RC logo spacer Sleeman-Cuppup Rivers

Sleeman-Cuppup Rivers at a glance
Catchment area:   98 square kilometres
Average annual rainfall over catchment:   890 millimetres
River length:   22 kilometres
Annual discharge volume into Wilson Inlet:   13,500 Megalitres
Percentage cleared:   77%
River health:   slightly saline
       Sleeman-Cuppup Rivers view

The Sleeman River catchment is dominated by grazing and cropping. The river has a mean annual flow of 11.3 million cubic metres per year. The water quality, however, is compromised with marginal salinity, high colouring and high nutrient concentrations. Its future use may be to increase resources to the Denmark and Lower Great Southern water supply schemes.

The Sleeman River was surveyed in 1998 to assess the condition of the foreshores in the Catchment, with particular emphasis on drains. In total 23.8 kilometres of the Sleeman River was surveyed. Of this length, only 9% of the riparian zone was pristine to slightly disturbed, 44% was degraded, 16% was erosion prone to eroded and 31% was an eroding ditch or weed infested drain. 28.3 kilometres of fencing was already in place protecting the Sleeman River foreshores, representing 60% of the total fencing required and recommended. Overall, about 11 hectares of river valley embankments and foreshore requires revegetation, divided between three main localities.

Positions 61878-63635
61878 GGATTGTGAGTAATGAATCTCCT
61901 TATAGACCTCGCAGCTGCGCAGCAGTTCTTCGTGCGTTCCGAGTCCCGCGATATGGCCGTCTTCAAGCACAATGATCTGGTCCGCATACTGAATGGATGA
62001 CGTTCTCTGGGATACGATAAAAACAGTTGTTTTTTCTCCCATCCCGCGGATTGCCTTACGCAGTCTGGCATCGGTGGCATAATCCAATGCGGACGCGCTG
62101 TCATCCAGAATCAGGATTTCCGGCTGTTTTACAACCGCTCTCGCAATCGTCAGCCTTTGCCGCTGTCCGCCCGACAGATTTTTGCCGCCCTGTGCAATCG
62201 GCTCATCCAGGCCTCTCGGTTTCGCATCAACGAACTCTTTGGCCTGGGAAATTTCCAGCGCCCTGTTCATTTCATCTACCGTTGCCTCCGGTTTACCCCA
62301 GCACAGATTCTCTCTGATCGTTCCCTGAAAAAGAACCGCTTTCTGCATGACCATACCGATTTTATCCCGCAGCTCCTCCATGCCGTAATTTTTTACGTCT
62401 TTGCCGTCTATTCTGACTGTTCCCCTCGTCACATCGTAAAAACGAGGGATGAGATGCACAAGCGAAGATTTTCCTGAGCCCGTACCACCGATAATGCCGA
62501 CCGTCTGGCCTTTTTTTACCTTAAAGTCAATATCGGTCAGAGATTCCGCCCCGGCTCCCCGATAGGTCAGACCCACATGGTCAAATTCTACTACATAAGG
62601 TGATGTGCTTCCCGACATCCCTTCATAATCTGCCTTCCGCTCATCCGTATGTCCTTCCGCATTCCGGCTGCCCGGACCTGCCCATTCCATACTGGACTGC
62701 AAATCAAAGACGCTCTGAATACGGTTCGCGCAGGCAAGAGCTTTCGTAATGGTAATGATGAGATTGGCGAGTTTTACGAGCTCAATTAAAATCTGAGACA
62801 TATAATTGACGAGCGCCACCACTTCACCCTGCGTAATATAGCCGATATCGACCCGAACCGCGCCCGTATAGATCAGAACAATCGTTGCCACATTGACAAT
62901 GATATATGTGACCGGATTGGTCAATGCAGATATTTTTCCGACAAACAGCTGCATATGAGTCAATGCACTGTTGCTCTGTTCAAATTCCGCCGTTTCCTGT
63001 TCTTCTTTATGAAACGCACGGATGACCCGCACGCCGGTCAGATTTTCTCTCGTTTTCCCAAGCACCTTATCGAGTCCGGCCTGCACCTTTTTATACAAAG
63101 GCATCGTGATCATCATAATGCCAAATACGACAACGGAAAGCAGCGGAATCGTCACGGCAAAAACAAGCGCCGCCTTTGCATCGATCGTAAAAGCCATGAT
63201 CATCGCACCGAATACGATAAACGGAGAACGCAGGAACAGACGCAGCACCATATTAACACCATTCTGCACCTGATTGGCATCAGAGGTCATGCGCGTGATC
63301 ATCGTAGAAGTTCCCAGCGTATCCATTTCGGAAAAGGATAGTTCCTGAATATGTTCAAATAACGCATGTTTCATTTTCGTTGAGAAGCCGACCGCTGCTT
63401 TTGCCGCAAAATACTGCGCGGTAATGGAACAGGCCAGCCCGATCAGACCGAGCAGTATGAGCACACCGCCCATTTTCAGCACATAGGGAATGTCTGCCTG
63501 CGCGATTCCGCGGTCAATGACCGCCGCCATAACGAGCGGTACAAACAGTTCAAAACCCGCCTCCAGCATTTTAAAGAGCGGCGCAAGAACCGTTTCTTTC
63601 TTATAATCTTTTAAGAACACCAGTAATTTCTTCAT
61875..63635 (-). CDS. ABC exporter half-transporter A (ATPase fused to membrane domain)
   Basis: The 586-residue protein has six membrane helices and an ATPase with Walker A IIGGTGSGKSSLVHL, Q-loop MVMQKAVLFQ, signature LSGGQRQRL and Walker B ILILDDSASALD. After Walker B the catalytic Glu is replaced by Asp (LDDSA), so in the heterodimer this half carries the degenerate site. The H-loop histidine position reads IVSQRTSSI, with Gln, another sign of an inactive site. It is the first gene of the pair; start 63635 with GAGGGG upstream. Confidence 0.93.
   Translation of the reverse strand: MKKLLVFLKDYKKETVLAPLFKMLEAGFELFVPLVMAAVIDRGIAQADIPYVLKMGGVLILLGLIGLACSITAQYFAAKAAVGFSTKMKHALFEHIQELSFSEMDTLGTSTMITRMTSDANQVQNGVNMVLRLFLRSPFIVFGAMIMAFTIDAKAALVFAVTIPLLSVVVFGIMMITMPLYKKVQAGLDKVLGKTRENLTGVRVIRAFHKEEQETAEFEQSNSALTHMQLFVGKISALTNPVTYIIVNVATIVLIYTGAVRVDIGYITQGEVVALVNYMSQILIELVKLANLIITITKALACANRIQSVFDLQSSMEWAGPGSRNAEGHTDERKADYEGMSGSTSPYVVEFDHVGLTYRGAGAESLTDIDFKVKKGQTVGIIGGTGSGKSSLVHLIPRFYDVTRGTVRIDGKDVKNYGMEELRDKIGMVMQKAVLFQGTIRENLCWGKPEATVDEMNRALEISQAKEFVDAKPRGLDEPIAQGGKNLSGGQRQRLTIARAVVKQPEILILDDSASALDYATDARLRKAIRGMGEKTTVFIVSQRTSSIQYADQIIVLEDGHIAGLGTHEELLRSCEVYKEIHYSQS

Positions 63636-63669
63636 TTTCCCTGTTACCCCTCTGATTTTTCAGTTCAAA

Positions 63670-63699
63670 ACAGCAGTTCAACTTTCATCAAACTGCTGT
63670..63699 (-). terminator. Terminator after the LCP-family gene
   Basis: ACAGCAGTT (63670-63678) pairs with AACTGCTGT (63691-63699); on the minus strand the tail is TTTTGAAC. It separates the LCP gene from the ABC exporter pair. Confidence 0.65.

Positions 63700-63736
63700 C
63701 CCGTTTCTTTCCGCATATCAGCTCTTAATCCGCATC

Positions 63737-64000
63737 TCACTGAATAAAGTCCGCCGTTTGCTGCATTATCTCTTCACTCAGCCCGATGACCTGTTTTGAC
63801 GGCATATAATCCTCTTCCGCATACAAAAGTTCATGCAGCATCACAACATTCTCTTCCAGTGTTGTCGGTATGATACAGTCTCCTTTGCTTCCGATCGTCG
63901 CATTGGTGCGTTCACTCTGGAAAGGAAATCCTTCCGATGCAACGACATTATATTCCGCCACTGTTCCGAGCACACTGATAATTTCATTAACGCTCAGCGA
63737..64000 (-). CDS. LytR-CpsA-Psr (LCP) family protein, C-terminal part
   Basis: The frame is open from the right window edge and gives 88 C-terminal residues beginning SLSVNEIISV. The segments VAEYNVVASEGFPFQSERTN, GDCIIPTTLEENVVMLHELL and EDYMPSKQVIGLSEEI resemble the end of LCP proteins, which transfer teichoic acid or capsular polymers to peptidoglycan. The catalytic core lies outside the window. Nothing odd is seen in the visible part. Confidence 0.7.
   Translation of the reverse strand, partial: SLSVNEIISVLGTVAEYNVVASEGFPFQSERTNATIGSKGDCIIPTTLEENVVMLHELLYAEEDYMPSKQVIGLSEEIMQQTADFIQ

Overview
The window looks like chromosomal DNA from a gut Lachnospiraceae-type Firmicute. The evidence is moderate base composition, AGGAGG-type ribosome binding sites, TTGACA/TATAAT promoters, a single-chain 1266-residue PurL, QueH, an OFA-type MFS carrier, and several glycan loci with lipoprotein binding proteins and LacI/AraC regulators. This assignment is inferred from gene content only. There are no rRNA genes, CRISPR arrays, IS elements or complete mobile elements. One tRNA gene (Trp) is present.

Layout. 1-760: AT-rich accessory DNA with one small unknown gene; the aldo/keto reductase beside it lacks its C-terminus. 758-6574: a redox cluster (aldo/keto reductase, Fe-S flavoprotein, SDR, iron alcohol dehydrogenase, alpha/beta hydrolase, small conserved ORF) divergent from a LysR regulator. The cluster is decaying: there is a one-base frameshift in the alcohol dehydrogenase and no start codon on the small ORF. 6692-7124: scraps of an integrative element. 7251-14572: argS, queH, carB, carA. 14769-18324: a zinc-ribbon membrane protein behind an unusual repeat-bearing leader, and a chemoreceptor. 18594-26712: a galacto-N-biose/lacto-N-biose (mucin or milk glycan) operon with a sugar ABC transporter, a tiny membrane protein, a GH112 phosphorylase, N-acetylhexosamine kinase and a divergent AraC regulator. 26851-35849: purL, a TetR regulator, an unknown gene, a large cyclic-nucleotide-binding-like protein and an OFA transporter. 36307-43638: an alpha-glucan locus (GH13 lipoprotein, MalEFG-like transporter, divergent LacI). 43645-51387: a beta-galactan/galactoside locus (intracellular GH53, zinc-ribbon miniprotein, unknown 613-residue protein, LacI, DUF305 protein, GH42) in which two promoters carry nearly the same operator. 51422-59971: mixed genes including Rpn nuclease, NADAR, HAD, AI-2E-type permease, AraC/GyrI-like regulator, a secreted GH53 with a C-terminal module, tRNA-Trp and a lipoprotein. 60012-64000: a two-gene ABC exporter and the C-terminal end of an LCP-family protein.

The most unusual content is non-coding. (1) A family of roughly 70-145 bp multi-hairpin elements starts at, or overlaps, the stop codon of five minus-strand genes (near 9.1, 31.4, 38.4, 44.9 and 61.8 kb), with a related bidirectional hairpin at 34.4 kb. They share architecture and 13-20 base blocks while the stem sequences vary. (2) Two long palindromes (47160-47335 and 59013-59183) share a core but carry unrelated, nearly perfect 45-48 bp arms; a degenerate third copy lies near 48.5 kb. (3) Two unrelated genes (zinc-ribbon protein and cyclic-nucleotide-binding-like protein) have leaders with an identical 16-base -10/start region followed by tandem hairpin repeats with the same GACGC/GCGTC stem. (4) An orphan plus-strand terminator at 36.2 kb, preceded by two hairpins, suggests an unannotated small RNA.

Monitoring for nutrients in the catchment of the Wilson Inlet has indicated that Cuppup Creek, Little River, Sleeman River and Sunny Glen Creek appear to be enriched with nutrients to some extent. The Sleeman River and Little River have slightly elevated nitrogen concentrations with median levels between 1.0 and 1.5 mg/litre. Little and Sleeman rivers each had median phosphorus concentrations of 0.12 mg/litre. Guidelines recommended by ANZECC suggest that 0.75 mg/litre of nitrogen and 0.1 mg/litre of phosphorus are acceptable concentration limits in streams.

Extensive clearing along the main channel has reduced the Sleeman to not much more than an agricultural drain. It has been straightened and channeled in sections, and is periodically cleaned out.

The Sleeman-Cuppup is a major source of nutrients responsible for polluting Wilson Inlet.

In 2005 a project (Our Living Rivers) was set up to collect and analyse data, enabling the Department of Water to monitor the health of the river over time and help determine what systems need better protection. In spring 2006 and 2007 samples were taken from the river system to assess the quality of the water and habitat as well as the presence of fish and macroinvertebrates. Two sites were sampled in the Sleeman River system.

Further Information:

South Coast Regional Land and Water Care Strategy: The Albany Hinterland Sub-region. Prepared by: the South Coast Regional Assessment Panel and the South Coast Regional Initiative Planning Team: December 1996

denmarkc   home